Authors: Neuner JM, Fergestrom N, Laud PW, Pezzin L
Title: Factors Influencing Prescription Drug Synchronization: The Complex Role of Number of Medications.
Journal: J Manag Care Spec Pharm 25(6):714-718
Date: 2019 Jun
PubMed ID: 31134859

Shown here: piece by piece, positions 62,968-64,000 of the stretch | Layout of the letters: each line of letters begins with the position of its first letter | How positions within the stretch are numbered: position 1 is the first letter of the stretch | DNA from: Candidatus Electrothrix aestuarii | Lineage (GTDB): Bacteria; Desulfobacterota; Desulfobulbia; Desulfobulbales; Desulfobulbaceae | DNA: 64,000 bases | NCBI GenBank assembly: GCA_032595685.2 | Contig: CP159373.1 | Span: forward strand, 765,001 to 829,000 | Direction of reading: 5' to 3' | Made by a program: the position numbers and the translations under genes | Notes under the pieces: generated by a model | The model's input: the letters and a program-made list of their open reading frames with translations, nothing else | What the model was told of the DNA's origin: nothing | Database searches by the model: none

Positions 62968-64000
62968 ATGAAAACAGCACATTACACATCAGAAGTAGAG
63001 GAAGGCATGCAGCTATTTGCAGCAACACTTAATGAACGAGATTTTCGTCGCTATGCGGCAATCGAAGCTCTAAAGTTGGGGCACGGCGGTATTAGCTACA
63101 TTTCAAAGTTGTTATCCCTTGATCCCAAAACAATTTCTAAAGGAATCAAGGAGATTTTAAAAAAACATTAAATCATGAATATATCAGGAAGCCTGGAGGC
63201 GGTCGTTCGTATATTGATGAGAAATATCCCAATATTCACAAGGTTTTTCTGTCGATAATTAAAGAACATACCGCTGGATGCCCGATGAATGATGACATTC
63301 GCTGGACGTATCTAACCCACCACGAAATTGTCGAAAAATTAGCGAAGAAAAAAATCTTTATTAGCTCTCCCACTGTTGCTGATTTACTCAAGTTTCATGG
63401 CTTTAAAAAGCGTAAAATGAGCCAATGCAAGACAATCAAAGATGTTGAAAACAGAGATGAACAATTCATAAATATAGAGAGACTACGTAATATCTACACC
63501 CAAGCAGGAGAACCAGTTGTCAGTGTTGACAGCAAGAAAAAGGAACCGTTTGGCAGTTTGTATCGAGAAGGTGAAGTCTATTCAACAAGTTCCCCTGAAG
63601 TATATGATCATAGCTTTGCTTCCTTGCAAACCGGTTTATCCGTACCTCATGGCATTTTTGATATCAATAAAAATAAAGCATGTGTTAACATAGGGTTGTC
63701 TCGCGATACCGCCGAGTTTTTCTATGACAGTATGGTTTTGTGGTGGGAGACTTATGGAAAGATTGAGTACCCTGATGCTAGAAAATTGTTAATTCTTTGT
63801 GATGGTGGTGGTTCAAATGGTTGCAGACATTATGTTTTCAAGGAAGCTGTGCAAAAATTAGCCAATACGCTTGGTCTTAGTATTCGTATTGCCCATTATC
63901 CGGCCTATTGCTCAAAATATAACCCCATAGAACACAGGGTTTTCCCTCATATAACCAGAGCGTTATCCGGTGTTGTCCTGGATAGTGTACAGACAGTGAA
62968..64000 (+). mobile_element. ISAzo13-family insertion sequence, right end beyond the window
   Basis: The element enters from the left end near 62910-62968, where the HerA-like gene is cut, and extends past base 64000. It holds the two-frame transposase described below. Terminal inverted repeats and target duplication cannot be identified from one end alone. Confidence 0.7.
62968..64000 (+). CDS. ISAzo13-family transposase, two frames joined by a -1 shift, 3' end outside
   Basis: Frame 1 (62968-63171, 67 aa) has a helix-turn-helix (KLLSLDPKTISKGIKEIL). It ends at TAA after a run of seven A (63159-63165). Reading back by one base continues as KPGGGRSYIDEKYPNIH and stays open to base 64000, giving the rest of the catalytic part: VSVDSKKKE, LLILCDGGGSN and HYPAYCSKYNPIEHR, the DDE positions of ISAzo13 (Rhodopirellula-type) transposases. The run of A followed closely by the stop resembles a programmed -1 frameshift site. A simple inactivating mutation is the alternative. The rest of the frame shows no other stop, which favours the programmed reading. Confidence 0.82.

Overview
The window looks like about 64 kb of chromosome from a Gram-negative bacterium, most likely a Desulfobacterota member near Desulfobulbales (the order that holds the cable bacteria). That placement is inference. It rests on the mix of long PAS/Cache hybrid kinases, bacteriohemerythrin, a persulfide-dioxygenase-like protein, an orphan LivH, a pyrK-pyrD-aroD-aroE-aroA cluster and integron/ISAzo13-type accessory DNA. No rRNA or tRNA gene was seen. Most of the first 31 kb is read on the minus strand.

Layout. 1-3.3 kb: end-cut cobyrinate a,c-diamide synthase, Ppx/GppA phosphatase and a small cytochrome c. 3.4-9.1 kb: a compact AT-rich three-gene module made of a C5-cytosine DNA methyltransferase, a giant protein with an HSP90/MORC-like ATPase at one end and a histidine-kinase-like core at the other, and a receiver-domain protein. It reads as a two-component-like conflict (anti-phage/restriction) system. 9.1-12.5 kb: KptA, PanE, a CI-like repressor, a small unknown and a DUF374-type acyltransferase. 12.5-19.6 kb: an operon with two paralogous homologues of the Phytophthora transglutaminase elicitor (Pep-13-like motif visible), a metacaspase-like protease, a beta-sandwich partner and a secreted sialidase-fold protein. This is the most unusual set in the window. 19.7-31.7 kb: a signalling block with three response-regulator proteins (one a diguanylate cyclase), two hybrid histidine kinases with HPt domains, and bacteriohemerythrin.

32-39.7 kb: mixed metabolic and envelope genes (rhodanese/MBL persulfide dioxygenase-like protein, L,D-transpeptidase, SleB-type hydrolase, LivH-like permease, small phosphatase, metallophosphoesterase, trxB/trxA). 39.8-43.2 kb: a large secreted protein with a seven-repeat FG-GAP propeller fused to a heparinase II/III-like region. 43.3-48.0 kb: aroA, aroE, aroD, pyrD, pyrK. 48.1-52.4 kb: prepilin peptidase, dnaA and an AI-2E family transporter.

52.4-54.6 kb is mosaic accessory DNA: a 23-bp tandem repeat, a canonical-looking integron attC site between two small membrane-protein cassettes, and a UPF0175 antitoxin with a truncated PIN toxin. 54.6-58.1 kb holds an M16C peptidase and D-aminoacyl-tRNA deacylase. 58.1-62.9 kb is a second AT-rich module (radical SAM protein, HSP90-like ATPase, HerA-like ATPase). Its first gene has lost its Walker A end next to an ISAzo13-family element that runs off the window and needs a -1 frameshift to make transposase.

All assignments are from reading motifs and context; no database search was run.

Abstract: BACKGROUND: Despite the well-documented association of medication refill synchronization with medication adherence, little is known about how best to measure synchronization at pharmacy visits or about its relationship to number of medications. OBJECTIVE: To examine the relationship of a commonly cited synchronization measure with the number of prescription medications. METHODS: Using a cohort of women aged 66-90 years with stage 0-3 hormone receptor-positive breast cancer from the Surveillance, Epidemiology and End Result (SEER)-Medicare data, we identified women with pharmacy claims for at least 1 endocrine therapy prescription and at least 1 other medication fill. Twelve-month medication refill synchronization was calculated as the quotient of the number of pharmacy visits and the number of filled medications subtracted from 1. Multiple linear regression (including polynomials) was then used to assess the relationship between refill synchronization, number of medications, and other potentially influential factors. RESULTS: Over 47% of cohort subjects took more than 10 unique medications. Subjects made an average (SD) of 29.9 (18.0) pharmacy visits, resulting in a mean (SD) synchronization of 0.28 (0.18, range = 0.0-0.92). The number of medications, including powers through to the fourth, was strongly associated with refill synchronization, with a rapid initial rise followed by a gradual increase after 10 medications. Although patient age and race/ethnicity were not associated with synchronization, there was a significant positive association of receipt of a low-income subsidy and residence in rural areas with synchronization. CONCLUSIONS: There is a complex relationship between refill synchronization and number of prescribed medications, and future research into synchronization should account for this. DISCLOSURES: This study was supported by the National Institute on Minority Health and Health Disparities under grant R01 MD010728. The authors have nothing to disclose. This study was presented as an oral abstract at the Society of General Internal Medicine Meeting; April 13, 2018; Denver, CO.